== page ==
According to a report by Navigant research, worldwide membership in car-sharing programs will grow from 2.3 million in 2013 to more than 12 million by 2020, with an accompanying rise in revenue from $1 billion to $6.3 billion.
Vancouver-based company Loopshare (TMX: LUP) is looking to capitalize on that fast-growing share-transportation market with their alternative to four-wheeled travel: electric scooters.
“The idea is to position ourselves between public transit and [the] Ubers of the world,” said Loopshare CEO Anwar Sukkarie. “It should be a very affordable and easy service to provide.”
Loopshare scooters are keyless and are accessed by a web app. Users book through the app and then receive a pin number to unlock their desired scooter. Enrolment in the Loopshare service will cost $29 per month for an unspecified amount of travel time, then 40 cents per kilometer once travel time is exceeded.
The service has yet to launch in Vancouver.
Sukkarie, who founded the company in 2009, has over 25 years of experience in the telematics (the long-distance transmission of computerized information), telecom and wireless industries. That background helped him develop the company’s patented software, which is incorporated into a digital dashboard, somewhat resembling a rugged iPad, that fits onto any two-wheeled vehicle.
Loopshare and the City of Vancouver have inked a deal for employees to test-run a three-to-six-month pilot program downtown. Depending on the success of that project, the city has determined three viable locations for Loopshare parking stations and will introduce Sukkarie and his team to the big name companies in Vancouver like BC Hydro and Telus.
But while car and bike sharing play prominent parts in the city’s recently released transportation 2040 plan, scooters and the like are noticeably absent.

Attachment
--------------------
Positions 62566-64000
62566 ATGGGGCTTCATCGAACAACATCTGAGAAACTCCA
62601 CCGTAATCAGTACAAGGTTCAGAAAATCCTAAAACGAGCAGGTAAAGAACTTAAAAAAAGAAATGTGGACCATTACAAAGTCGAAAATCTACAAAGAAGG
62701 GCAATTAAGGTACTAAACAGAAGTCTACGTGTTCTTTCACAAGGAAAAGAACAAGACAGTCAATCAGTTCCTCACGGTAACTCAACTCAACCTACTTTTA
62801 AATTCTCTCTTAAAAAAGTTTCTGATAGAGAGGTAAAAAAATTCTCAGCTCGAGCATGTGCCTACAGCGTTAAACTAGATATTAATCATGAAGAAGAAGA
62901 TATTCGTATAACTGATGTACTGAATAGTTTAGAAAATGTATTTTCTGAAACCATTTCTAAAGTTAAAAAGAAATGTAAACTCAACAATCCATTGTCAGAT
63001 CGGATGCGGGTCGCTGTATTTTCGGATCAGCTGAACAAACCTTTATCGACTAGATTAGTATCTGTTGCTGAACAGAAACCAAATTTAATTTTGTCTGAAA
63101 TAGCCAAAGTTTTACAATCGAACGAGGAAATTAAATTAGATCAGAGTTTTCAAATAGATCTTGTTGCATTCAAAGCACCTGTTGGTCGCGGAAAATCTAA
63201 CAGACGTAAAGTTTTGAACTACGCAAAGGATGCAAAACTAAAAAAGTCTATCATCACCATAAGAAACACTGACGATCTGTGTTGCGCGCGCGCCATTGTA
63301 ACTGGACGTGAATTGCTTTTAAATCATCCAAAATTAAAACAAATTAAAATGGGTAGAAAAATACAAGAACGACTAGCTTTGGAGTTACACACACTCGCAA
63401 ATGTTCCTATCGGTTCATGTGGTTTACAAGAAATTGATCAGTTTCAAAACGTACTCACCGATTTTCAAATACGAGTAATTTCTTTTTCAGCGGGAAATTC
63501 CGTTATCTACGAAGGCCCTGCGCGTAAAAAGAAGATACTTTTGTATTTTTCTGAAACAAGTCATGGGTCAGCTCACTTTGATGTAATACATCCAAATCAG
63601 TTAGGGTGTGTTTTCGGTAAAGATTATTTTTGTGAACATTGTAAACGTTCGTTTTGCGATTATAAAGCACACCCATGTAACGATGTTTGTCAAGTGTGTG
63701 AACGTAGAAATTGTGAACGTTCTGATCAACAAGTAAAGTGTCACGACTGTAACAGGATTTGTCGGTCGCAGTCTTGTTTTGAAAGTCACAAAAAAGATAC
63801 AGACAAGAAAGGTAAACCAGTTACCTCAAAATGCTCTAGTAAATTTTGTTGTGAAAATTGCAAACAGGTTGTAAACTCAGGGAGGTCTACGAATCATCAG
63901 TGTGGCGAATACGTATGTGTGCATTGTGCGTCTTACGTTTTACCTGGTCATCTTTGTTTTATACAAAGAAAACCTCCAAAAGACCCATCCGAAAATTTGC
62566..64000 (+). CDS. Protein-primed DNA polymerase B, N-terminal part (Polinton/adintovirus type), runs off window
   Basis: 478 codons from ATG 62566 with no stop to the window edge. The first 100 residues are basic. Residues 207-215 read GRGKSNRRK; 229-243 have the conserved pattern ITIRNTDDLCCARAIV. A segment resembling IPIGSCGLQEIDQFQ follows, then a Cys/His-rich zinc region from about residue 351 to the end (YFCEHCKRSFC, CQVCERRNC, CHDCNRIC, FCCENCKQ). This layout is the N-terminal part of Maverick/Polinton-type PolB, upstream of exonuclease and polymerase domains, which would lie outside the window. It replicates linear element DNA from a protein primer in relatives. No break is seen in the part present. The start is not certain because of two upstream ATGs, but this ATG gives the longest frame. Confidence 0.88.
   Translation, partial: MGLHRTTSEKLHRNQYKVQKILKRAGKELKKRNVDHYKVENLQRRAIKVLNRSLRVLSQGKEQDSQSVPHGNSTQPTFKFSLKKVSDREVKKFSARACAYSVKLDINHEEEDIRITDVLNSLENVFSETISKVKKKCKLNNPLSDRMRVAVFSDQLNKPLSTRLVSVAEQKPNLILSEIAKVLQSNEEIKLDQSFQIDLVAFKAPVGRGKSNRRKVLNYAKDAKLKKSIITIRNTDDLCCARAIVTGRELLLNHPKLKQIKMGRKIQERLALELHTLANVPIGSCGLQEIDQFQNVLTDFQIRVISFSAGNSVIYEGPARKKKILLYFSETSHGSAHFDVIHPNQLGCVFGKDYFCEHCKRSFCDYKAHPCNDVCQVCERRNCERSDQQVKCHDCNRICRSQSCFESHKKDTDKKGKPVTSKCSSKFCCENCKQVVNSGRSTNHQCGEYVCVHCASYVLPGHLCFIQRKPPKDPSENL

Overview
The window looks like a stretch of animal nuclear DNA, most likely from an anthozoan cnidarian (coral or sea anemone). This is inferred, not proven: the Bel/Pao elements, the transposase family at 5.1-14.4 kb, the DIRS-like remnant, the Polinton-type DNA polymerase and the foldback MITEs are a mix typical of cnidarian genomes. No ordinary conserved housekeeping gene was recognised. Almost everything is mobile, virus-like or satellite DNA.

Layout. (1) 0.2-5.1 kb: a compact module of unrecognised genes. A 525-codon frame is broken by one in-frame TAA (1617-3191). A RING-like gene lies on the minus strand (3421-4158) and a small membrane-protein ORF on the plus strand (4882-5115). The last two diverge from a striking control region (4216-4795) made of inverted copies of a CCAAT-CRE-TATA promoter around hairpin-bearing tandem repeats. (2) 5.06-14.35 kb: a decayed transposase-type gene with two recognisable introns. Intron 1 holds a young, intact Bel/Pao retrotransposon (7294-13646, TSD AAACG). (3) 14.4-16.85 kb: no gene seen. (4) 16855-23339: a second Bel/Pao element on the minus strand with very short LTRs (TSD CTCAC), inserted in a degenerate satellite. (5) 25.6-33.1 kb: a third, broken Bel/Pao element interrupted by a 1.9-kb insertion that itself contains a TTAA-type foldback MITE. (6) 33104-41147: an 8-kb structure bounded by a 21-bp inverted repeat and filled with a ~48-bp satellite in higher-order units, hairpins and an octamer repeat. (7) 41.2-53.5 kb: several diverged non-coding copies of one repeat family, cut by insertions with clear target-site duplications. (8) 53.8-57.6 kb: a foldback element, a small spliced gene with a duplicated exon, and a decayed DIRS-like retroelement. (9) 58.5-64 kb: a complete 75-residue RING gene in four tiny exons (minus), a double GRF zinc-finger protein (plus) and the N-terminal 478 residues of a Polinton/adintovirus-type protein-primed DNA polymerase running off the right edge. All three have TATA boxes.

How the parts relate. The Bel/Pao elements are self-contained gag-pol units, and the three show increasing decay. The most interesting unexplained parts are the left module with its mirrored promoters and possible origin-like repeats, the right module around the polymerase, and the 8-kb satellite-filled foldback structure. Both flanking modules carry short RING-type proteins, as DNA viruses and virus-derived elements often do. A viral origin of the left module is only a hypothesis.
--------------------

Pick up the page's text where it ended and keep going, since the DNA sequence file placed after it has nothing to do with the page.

“[Commuters] in downtown Vancouver are expected to walk, ride a bike, or take the bus,” said motorcycle lobbyist Ian Tootill. “Scooters, three-wheelers and electric bikes are not even considered in the [transportation] plan.”
Sukkarie said the city has agreed that spaces will be available at the end of street corners, as they are currently designated for motorcycles, and that the company has been in close contact with the City of Vancouver. According to the City of Vancouver website, electric scooters, both registered and unregistered, can park for free.
Currently there is only one other scooter-sharing service in North America – San Francisco’s Scoot Networks.
But while scooter-sharing services are rare, the explosion of bike-share popularity will be hard to match. Mobi has achieved success in Vancouver with over $315,000 in annual memberships since opening last July, a figure that far exceeded the company’s expectations.
Meanwhile, another company entering the sustainable transportation field is VeloMetro, which offers the Veemo, an enclosed, three-wheeled pedal car marketed as a creative alternative for urban transportation. No driver’s licence is required and the Veemo has full access to bike lanes, avoiding the congestion of downtown streets. Electric scooters are not permitted to utilize bike lanes and a driver’s licence is required to operate one.
Meg Holden, urban studies professor at Simon Fraser University, said that while Loopshare might work in Vancouver, the development of the bike lanes is a far more motivating factor for people to consider swapping four wheels for two.
“With the expansion of separated bike lanes now forming an actual functional network through downtown, there is an explosion of different kinds of personal mobility devices being used,” Holden said. “We have created the infrastructure and people are finding fun ways to make use of it.”